12. Jun 2, 2019
    timgr

    timgr Jeepin' Nerd Sponsor 2019 Sponsor

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    You can see how this works. The pin between the cylinders, or protruding from the secondary piston, limits the loss of pedal when one of the circuits goes soft.

    cylinder.png

    I experienced this when the rear brake tube on my J10 rusted through. I still had brakes, but about half the pedal height.
     
  13. Jun 2, 2019
    GTS Dean

    GTS Dean New Member

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    This "distribution block" looks like what you need - notice the contact switch. It would provide F/R circuit protection on a single reservoir system *ONLY IF* you installed a Tee between the MC and the block inlets. If you break a line at either end of the vehicle, the spool would displace and the other circuit should still work. I would imagine that the auto manufacturers and DOT debated the merits of dual MC vs single with tee to safety valve in the mid-60's before the split dual MC's came out around '67 or '68 for all auto manufacturers.

    This block valve (PV 05 or 06) will also require a separate proportioning valve for the rear system. I doubt that it makes any difference whether the inlet side is bottom or top. Lots of options at Summit Racing:

    Right Stuff Detailing Brake Proportioning Valves and Blocks PV05
     
    Last edited: Jun 2, 2019
  14. Jun 2, 2019
    45es

    45es Sponsor Sponsor

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    Your explanation leaves quite a bit out. Based on what you said, what occurs when there is a front brake system failure? The differential switch within the combination valve certainly does not lock out the rear brakes but it does alert you to a brake system failure.
     
  15. Jun 2, 2019
    GTS Dean

    GTS Dean New Member

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    Well, it does leave things a bit murky. In any event - on a dual MC one half of the system is still getting full MC pressure, regardless of which side of the MC it's coming from. That circuit would displace the spool and close the broken side, leaving the intact system working. If the failure is between the MC and the safety valve on a single reservoir system, you're SOL either way.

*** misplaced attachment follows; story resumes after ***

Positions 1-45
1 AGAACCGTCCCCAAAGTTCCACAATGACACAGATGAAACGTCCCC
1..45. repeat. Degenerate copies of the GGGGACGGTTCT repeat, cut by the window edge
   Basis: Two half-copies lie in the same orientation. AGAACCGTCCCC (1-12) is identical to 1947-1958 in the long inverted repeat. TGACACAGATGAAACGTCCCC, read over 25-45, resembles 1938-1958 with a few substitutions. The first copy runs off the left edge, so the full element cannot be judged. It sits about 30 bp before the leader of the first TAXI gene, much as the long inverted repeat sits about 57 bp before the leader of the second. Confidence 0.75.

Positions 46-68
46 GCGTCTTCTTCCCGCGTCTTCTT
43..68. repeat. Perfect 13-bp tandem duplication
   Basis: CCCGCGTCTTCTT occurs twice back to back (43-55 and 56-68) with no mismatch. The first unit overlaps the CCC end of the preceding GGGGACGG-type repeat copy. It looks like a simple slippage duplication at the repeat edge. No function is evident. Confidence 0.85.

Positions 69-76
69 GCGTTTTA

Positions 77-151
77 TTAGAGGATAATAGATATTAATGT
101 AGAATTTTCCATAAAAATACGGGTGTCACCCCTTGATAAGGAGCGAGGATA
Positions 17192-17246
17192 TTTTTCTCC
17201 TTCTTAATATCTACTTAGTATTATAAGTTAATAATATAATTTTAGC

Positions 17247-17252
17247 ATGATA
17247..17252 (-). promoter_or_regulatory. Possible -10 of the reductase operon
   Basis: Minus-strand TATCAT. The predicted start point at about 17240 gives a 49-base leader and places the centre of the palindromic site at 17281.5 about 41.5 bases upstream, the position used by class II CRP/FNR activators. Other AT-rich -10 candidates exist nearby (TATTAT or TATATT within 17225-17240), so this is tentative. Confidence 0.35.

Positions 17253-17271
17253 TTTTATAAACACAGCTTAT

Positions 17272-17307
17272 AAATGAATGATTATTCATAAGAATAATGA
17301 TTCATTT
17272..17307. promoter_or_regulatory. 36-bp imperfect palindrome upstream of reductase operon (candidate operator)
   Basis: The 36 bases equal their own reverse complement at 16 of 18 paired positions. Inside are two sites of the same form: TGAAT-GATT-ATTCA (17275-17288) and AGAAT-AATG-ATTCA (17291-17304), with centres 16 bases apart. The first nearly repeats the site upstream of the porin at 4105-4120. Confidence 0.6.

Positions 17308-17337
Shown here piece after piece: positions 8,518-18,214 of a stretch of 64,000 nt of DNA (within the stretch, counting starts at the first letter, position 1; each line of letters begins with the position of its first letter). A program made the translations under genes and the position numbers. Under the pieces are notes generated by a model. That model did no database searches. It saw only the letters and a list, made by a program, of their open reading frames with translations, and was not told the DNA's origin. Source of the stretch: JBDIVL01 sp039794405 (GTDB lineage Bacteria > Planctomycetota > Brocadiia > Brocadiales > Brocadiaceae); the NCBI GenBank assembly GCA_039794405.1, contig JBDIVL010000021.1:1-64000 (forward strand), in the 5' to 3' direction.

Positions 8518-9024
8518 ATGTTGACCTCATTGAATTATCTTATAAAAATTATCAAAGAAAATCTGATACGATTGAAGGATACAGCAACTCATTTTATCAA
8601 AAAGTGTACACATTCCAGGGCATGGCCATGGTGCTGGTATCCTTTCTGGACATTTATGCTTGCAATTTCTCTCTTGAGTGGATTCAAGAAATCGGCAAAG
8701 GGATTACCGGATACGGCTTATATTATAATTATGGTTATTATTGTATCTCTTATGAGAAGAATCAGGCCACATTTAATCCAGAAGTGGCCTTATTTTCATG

Last edited: Jun 2, 2019
  16. Jun 2, 2019
    timgr

    timgr Jeepin' Nerd Sponsor 2019 Sponsor

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    Skeptical. Looking at the illustration in '76 TSM and reading the text, that sort of function is not supported. Look here -

    combovalve.png

    There is a seal that blocks fluid from passing by either side of the center piston. An brake fluid would come out the switch terminal if it did. It does not in my experience. And these switch terminals are plastic and could not stand full brake pressure.
     
  17. Jun 2, 2019
    GTS Dean

    GTS Dean New Member

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    We can debate the intricacies all day. I'm just trying to keep it simple.

    If the rear circuit fails in your diagram, the center spool (switch piston) will be forced to the right and the proportioning valve stem will be blocked shut. If the front circuit fails, the spool will move left and block the feed from the MC to the metering valve.

    Give it some more thought and hopefully, you'll come around.
     
    Last edited: Jun 2, 2019
  18. Jun 2, 2019
    timgr

    timgr Jeepin' Nerd Sponsor 2019 Sponsor

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    Possible. I can't tell enough about the proportioning section from the drawing to tell if the rear inlet port will be blocked, but movement to the front looks like it could block the metering valve. The text of the TSM says nothing about this, only attributing the warning switch function to the center valve. In my experience with such a failure on my J10, equipped with this combo valve, the failing side was drained dry.

    Regardless, how does this help a single cylinder master system? Or have we discarded that idea?
     
  19. Jun 2, 2019
    GTS Dean

    GTS Dean New Member

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    Nope - Post #15.
     
  20. Jun 2, 2019
    timgr

    timgr Jeepin' Nerd Sponsor 2019 Sponsor

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    Not sure what this reply means.

    Regarding the "blocking" function, trying to be pleasant and respectful, but I still don't see it. With a single cylinder system feeding both inlets, the piston would never activate to block one side or the other. If one circuit fails, all the fluid volume exits that side and there would never be a pressure difference across the piston. In a dual cylinder system, the only advantage of the "blocking" function is to keep from draining the failed circuit. Though this is an advantage, it seems kinda incidental, hardly a "safety" valve. The design of the master cylinder still pressurizes the intact circuit, regardless of whether the failed side drains or not. The failed side has failed, whether it's spurting fluid out a wheel cylinder or broken line, or bypassing the primary seal in the master.